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Amir's new tale puts PCB in a fix.

Report Says he was forced into spot-fixing

Dubai Even as the Pakistan Cricket Board (PCB) chairman Ijaz Butt left for England yesterday to take legal action against the England and Wales Cricket Board (ECB), reports of Mohammad Amir's alleged confession caused fresh ripples in the country's cricketing fraternity.

Unconfirmed reports say that Amir has accused his Test skipper Salman Butt and teammate Mohammad Asif of "forcing" him into spot-fixing during the fourth Test against England at the Lord's last month.

A report in a leading Indian TV channel in India says sources in the PCB said that Amir had told chairman Butt that he never wanted to be part of this "business" (spot-fixing) but was forced into it by Butt and Asif. "Amir had gone to Butt and claimed he was innocent and a victim of the 'seniors' power lobby' in the team," a source said.

Another source revealed that Amir, regarded as one of Pakistan cricket's most promising young talent, had told manager Yawar Saeed about the pressure being exerted on him by Butt.

"Amir's claim is that he did what he was told to do. He is claiming innocence now and says he didn't even know Mazhar Majeed before Majeed was introduced to him by Butt and Asif," the source said.

Official visit

The PCB, however, denied Amir's "confession". "All three (Butt, Amir and Mohammad Asif) have been saying all along that they did not do anything wrong and they stand by it. We are waiting for Scotland Yard's report," said PCB's legal adviser Tafazzul Rizvi.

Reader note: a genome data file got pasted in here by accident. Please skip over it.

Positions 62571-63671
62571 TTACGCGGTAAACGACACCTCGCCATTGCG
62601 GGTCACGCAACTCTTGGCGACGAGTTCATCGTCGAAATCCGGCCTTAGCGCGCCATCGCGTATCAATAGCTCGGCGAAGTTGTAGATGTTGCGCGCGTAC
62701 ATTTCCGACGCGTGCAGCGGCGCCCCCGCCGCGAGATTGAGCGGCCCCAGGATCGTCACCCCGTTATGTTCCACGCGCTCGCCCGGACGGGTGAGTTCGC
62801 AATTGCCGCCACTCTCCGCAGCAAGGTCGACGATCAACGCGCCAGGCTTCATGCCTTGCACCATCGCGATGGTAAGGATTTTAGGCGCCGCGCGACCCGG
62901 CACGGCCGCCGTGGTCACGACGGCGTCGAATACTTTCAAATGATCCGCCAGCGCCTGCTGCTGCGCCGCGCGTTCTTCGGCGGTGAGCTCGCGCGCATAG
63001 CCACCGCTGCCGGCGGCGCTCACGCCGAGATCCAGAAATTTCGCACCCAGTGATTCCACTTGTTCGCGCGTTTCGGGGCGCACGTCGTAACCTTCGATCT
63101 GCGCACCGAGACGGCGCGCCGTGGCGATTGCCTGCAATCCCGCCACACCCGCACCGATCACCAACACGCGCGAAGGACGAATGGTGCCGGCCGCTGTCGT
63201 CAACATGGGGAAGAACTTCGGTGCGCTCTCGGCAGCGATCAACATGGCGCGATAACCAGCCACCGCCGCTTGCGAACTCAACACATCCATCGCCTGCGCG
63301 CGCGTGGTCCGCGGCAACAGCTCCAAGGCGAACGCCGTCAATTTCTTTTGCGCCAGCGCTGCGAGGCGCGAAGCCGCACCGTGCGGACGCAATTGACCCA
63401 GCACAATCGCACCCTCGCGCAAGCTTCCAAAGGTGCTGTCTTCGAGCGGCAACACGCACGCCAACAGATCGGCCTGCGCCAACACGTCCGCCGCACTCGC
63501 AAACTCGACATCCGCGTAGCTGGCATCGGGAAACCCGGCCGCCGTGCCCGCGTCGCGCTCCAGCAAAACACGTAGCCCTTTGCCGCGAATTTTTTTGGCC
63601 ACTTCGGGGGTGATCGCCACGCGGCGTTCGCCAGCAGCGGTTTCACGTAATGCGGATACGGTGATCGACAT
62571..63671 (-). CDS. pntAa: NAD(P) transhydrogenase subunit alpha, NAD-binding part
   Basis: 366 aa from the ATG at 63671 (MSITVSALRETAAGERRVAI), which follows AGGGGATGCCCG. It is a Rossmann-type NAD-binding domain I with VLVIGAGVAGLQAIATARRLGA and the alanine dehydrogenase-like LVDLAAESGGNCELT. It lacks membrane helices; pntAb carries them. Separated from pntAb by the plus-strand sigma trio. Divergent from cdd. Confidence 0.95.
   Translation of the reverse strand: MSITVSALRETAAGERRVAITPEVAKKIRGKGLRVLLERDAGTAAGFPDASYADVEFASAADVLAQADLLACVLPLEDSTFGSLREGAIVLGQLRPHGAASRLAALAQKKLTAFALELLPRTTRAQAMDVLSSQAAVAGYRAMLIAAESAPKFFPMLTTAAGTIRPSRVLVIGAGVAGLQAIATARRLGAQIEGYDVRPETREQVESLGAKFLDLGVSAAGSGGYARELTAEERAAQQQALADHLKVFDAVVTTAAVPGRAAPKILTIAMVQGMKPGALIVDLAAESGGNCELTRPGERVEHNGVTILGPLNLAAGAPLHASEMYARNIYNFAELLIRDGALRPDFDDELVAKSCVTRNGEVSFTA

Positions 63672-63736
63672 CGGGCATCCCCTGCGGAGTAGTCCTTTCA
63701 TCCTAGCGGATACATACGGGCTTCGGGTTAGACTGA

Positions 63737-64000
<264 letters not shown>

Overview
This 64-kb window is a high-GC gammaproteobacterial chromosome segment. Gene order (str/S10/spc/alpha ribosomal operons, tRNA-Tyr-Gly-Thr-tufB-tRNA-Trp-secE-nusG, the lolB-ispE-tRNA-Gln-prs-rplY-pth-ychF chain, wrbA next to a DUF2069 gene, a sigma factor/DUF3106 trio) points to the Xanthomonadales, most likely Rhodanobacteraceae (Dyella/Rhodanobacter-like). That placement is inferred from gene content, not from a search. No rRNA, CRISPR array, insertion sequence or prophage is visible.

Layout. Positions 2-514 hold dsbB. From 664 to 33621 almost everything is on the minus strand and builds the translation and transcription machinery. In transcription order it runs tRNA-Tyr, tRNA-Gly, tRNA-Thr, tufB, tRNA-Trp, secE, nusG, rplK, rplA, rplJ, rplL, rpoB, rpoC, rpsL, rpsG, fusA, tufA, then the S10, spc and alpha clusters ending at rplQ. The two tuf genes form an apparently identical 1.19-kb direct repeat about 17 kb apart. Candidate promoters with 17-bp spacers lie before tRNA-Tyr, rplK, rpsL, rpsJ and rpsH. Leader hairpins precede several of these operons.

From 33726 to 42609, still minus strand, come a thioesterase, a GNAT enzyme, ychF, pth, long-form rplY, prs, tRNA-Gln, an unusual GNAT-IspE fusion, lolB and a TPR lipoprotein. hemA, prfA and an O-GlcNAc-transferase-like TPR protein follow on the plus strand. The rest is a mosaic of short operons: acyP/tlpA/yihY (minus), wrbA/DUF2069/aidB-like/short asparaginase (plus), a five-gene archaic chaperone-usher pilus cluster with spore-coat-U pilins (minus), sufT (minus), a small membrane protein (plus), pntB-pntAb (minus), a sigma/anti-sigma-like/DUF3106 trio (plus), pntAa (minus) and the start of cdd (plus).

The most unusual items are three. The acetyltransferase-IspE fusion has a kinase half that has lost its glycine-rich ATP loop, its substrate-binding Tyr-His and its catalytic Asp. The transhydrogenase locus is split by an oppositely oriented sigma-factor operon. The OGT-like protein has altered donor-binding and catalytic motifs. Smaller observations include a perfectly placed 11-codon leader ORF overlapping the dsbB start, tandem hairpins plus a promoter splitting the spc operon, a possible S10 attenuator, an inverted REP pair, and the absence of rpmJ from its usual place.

Meanwhile in Lahore, Butt said he was leaving for London on an "official trip," without giving any details. Butt and PCB legal adviser Taffazul Rizvi are expected to meet Elizabeth Robertson, the British lawyer representing Pakistan players and the PCB over the spot-fixing allegations.

Butt is also expected to meet Scotland Yard officials in a bid to expedite the case that saw Butt, Asif, Amir and Wahab Riaz interrogated.

The International Cricket Council (ICC) has provisionally suspended Salman, Amir and Asif, and have asked them to reply to the suspension notices.

Pakistan's recent tour of England, where they also played Australia in a neutral venue series, was marred by the spot-fixing allegations.

The tour ended in acrimony when Butt alleged England players were paid "enormous amounts of money" to lose the third one-day international at The Oval, sparking a furious row between the two country's cricket boards.

See also Page 40

All three have been saying all along that they did not do anything wrong and they stand by it. We are waiting for Scotland Yard's report."

Tafazzul Rizvi

PCB's legal adviser

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Publication:Gulf News (United Arab Emirates)
Date:Sep 29, 2010
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